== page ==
Finally, as mentioned above, the relief contained in the Inter-Affiliate Reporting No-Action Letter is subject to the condition that non-U.S. affiliates report all of their outward-facing swaps, even with non-US counterparties, if they are party to a swap that is exempt from reporting under the no-action letter.27 Specifically, the letter states that “[a]ll swaps entered into between either one of the affiliated counterparties and an unaffiliated counterparty (regardless of the location of the affiliated counterparty) must be reported to an SDR registered with the Commission, pursuant to, or as if pursuant to, parts 43, 45 and 46 of the Commission’s regulations.”28

Entities that do not intend to rely on the Inter-Affiliate Reporting No-Action Letter have been provided with a limited amount of additional time to make their reporting arrangements. Specifically. the CFTC recently provided further, temporary no-action relief in CFTC Letter 13-10 to market participants that are not SDs or MSPs from various reporting requirements.29 Although financial counterparties must still report interest rate and credit swaps beginning on April 10, 2013, CFTC Letter 13-10 provides financial swap counterparties with no-action relief from the reporting requirements under Part 45 until May 29, 2013 for equity, foreign exchange and other commodity swaps. That letter also provides non-financial swap counterparties with no-action relief from the reporting requirements under Part 45 until: (i) July 1, 2013 for interest rate and credit swaps, and (ii) August 19, 2013 for equity, foreign exchange and other commodity swaps. In each case, counterparties relying on this relief must report swaps entered into between April 10, 2013 and the end of the relief no later than a date one month after the new deadline. The deadline for reporting historical swaps was pushed back to September 30, 2013 for financial counterparties and until October 31, 2013 for non-financial counterparties. Recordkeeping requirements, however, still took effect for all swaps on April 10, 2013, and the CFTC noted that all counterparties must have a Compliant Interim CFTC Identifier by that date to be in compliance with the record-keeping requirements.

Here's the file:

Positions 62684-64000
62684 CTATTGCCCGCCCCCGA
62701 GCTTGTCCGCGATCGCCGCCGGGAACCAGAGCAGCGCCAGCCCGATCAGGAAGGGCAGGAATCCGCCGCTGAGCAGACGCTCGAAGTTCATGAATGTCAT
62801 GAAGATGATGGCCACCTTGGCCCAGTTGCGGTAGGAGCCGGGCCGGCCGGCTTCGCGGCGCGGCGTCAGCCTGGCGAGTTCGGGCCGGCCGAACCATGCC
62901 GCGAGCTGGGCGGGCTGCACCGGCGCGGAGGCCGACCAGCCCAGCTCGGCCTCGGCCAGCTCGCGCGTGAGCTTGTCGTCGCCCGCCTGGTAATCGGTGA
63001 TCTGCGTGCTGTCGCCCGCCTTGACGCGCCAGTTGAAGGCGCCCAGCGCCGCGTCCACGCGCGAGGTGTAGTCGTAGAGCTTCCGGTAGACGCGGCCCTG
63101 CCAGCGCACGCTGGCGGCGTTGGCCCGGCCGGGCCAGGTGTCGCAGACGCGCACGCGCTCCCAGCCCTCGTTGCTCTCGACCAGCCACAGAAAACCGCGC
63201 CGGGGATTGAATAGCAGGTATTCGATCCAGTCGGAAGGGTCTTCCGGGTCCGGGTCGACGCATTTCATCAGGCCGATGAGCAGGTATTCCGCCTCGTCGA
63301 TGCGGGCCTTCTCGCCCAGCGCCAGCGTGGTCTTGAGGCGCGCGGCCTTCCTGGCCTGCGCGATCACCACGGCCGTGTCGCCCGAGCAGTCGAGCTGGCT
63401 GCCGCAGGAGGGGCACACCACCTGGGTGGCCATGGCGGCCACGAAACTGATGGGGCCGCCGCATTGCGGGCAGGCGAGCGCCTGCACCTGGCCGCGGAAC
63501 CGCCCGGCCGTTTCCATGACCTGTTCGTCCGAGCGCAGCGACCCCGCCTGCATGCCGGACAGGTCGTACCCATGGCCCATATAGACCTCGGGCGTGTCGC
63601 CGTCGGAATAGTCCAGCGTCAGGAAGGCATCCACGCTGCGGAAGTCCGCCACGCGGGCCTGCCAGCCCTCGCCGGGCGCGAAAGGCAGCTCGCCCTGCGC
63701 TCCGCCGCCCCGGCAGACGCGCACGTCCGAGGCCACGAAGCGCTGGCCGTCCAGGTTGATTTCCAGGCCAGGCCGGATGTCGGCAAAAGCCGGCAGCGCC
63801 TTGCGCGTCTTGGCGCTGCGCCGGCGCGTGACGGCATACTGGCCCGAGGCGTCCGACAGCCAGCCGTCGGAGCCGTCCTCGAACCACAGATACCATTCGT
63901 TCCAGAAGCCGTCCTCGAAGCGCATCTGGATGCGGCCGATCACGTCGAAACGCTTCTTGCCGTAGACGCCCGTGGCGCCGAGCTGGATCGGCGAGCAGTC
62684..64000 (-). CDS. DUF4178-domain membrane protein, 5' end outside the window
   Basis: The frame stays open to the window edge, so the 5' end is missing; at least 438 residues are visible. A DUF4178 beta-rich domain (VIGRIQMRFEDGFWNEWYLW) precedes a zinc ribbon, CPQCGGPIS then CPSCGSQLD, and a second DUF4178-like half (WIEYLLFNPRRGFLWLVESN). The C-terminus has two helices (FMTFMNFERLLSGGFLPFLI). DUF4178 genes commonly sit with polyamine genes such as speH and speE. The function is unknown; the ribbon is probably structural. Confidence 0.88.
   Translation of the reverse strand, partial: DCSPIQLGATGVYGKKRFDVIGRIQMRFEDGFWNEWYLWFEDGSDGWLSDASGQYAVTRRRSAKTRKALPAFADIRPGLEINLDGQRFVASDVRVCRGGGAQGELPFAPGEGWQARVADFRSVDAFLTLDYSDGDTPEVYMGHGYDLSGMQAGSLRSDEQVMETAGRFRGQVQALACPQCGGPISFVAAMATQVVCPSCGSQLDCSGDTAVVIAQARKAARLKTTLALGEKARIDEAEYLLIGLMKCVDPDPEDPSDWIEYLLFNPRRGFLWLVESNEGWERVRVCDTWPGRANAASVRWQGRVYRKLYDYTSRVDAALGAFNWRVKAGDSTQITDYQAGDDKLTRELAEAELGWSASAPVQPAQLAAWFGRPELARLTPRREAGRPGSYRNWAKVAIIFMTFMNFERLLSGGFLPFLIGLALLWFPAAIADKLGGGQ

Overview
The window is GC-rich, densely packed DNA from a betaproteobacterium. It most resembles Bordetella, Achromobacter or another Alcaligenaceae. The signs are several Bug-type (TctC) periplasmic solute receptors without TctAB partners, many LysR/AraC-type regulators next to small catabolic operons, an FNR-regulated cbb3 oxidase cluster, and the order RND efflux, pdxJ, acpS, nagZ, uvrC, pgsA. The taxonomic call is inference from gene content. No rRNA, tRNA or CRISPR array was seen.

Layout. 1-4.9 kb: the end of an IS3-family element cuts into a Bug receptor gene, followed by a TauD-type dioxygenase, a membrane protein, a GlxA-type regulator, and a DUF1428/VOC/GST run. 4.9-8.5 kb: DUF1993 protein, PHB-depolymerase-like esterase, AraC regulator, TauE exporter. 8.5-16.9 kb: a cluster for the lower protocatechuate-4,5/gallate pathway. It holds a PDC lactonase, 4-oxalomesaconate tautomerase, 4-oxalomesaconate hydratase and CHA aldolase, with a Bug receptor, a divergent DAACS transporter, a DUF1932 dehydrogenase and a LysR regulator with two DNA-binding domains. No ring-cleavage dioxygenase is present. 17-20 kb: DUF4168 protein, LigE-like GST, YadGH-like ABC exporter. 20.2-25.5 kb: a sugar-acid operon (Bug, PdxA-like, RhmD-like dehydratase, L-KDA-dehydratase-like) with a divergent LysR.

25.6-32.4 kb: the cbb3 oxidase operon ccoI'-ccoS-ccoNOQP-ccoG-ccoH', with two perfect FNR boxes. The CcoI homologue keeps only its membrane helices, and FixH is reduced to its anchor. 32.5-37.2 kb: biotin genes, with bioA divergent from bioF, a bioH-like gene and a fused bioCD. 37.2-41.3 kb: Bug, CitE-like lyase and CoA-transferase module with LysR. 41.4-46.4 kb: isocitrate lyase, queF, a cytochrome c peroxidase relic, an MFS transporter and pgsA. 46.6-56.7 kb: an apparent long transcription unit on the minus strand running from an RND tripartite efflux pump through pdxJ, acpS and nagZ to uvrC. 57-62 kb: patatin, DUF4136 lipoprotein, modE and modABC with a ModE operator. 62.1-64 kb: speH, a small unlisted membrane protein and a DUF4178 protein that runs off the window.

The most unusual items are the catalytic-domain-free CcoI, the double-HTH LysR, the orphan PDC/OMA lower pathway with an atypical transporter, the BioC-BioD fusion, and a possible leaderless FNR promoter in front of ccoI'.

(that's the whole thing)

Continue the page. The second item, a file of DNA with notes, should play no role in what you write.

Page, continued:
Conclusion

Due to implications and consequences of the various conditions to electing the Inter-Affiliate Clearing Exemption and the Inter-Affiliate Reporting No-Action Letter described above, the extent to which market participants will utilize the exemptions from clearing and reporting for inter-affiliate swaps remains unclear. The temporary relief provided by CFTC Letter 13-10, and the relief from clearing between now and the effective date of the Inter-Affiliate Clearing Exemption, will allow market participants a brief opportunity to evaluate whether they want to use the inter-affiliate exemptions and to make necessary arrangements to report, clear, or establish margin arrangements for their inter-affiliate swaps, if necessary. Determinations and arrangements will have to be made quickly, however. At a minimum, each organization will have to analyze, in light of its particular situation, the usefulness of the relief and the consequences of relying on it for the broader organization.